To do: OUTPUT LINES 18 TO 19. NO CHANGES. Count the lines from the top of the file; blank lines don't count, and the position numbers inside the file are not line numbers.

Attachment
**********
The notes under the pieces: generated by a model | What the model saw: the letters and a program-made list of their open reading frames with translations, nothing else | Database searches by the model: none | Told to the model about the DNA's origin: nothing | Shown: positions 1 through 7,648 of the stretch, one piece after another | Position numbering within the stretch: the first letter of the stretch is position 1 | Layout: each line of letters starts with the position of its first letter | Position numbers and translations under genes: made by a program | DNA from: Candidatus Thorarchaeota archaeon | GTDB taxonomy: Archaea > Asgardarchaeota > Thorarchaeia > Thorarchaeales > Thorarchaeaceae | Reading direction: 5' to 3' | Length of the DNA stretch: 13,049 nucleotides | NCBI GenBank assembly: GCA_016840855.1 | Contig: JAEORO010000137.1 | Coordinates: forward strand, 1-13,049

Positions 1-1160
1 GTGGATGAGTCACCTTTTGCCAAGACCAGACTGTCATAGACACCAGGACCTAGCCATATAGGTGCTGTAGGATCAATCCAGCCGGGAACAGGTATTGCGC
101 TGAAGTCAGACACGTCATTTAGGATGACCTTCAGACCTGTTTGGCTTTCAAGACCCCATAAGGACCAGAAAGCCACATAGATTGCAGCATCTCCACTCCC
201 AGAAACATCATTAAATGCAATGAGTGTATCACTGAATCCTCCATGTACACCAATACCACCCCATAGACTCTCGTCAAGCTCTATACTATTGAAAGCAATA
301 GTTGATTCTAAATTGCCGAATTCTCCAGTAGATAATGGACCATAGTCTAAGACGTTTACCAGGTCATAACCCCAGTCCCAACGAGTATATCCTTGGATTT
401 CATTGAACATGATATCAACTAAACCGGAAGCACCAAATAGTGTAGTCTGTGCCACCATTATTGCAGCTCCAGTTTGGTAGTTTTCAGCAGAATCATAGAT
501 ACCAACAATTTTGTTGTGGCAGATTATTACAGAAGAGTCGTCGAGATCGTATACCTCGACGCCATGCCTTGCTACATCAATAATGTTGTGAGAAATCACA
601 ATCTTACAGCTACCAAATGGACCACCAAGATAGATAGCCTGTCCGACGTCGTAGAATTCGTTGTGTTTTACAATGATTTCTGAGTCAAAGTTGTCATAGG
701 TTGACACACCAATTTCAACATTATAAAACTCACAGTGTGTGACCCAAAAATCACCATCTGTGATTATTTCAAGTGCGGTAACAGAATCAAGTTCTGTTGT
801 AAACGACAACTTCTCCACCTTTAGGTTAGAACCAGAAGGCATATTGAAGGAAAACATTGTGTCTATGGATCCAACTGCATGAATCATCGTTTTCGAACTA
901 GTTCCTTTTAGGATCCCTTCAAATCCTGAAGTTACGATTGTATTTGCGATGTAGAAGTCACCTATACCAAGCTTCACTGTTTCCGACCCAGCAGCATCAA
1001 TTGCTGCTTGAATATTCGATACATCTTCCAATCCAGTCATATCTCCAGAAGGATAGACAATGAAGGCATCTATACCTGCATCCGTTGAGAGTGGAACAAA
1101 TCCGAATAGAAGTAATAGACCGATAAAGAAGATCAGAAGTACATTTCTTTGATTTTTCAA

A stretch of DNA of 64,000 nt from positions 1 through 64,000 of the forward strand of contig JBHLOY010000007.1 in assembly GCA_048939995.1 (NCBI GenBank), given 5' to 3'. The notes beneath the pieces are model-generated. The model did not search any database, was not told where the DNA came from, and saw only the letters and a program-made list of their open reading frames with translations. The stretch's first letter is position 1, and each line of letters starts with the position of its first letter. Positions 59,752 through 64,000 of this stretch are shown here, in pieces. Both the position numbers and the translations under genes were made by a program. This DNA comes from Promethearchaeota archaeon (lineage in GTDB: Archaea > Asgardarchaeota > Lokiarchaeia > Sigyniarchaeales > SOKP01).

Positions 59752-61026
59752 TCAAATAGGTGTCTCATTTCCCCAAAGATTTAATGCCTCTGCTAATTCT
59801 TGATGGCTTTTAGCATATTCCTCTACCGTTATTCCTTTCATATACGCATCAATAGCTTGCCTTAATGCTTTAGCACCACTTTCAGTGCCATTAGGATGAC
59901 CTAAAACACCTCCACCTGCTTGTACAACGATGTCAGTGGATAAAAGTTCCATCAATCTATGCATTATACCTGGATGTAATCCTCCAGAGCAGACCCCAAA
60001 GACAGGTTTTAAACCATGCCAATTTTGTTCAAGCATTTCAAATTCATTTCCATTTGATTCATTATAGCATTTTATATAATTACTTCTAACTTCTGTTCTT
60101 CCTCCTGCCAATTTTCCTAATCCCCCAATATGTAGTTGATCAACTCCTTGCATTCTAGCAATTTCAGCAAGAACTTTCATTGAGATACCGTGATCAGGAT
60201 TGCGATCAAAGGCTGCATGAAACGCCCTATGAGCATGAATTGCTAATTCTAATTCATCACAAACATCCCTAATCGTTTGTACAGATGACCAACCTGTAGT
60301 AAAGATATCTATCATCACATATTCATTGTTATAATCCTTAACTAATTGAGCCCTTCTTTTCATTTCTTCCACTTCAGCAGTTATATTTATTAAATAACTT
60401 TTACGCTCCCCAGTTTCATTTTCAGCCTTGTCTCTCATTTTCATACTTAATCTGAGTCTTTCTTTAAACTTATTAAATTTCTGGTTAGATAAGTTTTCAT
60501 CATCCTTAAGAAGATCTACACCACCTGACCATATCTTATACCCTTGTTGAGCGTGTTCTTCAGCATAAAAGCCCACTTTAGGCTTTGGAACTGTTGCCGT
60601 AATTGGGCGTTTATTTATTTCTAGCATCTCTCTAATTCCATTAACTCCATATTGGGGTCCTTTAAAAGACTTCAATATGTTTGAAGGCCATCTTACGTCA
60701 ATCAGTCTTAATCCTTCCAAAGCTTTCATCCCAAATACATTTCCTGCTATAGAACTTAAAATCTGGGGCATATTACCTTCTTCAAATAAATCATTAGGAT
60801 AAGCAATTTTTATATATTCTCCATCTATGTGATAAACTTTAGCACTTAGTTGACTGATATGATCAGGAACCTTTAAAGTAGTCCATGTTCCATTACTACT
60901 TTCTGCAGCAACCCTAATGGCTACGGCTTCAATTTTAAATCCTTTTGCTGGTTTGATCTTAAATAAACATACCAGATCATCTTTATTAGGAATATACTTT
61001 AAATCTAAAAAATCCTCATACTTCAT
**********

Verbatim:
59801 TGATGGCTTTTAGCATATTCCTCTACCGTTATTCCTTTCATATACGCATCAATAGCTTGCCTTAATGCTTTAGCACCACTTTCAGTGCCATTAGGATGAC
59901 CTAAAACACCTCCACCTGCTTGTACAACGATGTCAGTGGATAAAAGTTCCATCAATCTATGCATTATACCTGGATGTAATCCTCCAGAGCAGACCCCAAA